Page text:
Dome casings

Planning committee approves Orléans sports dome despite local opposition

OTTAWA – The city’s planning committee has approved a controversial sports dome at an Orleans high school despite opposition from neighboring residents and the local councilor.

The plan to build an 18-meter-high dome on the existing soccer field at Garneau High School was passed by the 7-2 planning committee on Thursday evening.

The Conseil des écoles catholiques du Center-Est says the dome will be a new sports hub for Orléans. Planning staff recommended that the proposal go ahead because it complies with zoning and building regulations.

But the local council. Laura Dudas joined residents in expressing their opposition to the plan, calling it “not a normal building” and saying it is too close to homes in the area.

“You walk out into your back yard, you walk out into your front yard, and all you see is a six story canvas,” said Pat Teolis, president of the Chateauneuf Community Association.

The planning committee heard from about two dozen members of the public on Thursday as they reviewed the proposal.

CECCE school counselor Robert Rainboth acknowledged the opposition, but said the dome also enjoys great local support.

“We hear loud and clear that there are people who don’t want a dome,” he said. But he added that more than 1,200 people have expressed support for the proposal.

“We have a lot of support from our side in terms of students, parents, community groups and sports associations.”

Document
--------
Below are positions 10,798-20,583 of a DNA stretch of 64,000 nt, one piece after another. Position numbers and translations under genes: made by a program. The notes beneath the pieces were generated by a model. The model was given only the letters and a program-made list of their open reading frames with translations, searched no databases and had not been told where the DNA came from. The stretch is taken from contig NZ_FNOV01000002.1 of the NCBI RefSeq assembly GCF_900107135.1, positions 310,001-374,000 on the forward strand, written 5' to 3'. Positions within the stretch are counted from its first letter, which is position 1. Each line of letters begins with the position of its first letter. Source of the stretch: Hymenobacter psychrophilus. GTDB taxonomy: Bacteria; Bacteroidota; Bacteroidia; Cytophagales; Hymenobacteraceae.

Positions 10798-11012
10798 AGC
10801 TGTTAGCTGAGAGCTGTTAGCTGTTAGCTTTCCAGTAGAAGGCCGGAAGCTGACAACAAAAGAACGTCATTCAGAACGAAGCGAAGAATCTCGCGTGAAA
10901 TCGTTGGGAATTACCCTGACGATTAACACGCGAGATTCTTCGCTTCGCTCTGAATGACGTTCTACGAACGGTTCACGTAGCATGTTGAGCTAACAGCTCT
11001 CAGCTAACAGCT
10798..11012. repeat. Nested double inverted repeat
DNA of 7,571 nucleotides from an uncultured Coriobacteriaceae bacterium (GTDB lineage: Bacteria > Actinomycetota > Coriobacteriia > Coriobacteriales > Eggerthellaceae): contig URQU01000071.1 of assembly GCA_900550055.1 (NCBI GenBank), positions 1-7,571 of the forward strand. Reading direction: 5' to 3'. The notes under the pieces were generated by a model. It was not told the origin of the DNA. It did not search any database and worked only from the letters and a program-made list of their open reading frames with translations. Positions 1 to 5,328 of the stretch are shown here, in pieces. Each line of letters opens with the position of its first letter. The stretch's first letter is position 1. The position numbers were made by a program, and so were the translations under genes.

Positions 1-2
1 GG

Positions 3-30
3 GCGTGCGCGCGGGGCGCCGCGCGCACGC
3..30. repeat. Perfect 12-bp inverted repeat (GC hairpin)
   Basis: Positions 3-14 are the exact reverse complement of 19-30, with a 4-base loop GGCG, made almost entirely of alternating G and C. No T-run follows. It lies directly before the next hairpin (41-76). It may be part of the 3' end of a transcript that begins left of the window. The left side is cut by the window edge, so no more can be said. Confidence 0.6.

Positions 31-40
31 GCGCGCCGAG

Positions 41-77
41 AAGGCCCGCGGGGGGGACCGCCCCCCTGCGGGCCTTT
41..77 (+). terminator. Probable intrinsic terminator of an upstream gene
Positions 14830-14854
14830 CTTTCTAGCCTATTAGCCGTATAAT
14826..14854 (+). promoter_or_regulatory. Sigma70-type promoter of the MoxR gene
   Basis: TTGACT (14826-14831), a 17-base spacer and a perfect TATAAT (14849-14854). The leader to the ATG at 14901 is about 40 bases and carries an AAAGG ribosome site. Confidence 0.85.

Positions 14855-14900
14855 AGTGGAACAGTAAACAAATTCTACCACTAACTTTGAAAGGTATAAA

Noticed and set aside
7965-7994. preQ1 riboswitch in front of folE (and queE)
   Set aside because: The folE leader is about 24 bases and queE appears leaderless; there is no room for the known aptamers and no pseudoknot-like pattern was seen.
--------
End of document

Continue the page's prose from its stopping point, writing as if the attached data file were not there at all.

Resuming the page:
The all-season dome would become a hub for sports in the east year-round, which members of the sports community say is essential.

“You are going to have over 300 families and their children will benefit from this year after year,” said Qasim Khan, president of the Orleans Minor Football Association.

In a statement, Theolis said he was disappointed with the decision, but welcomed the “thoughtful” comments from advisers. The proposal was also adopted with some amendments, including a plan for planting additional trees.

“I appreciated that the advisers looked for all the information and many admitted that they struggled with their decision,” he said. “They recognized the negative impact on the community, but concluded that the current City building regulations do not take into account how inflatable domes affect neighboring residences, in our case just 22 meters away.

“I am grateful that in the future the City plans to create appropriate bylaws for domed construction applications.”

In a statement, the school board said it was “delighted” with the committee’s decision.

“The community sports center will be a high-quality, state-of-the-art sports facility that will benefit our students and the entire Orléans community with a year-round facility where they can practice various sports such as football, volleyball -ball, soccer, pickleball, tennis, badminton, walking, running, yoga, etc. Said the board of directors.

City council has yet to approve the plan.

The CECCE says it has an open request for proposals for the dome, and a timeline for the project will be revealed once this process is complete.


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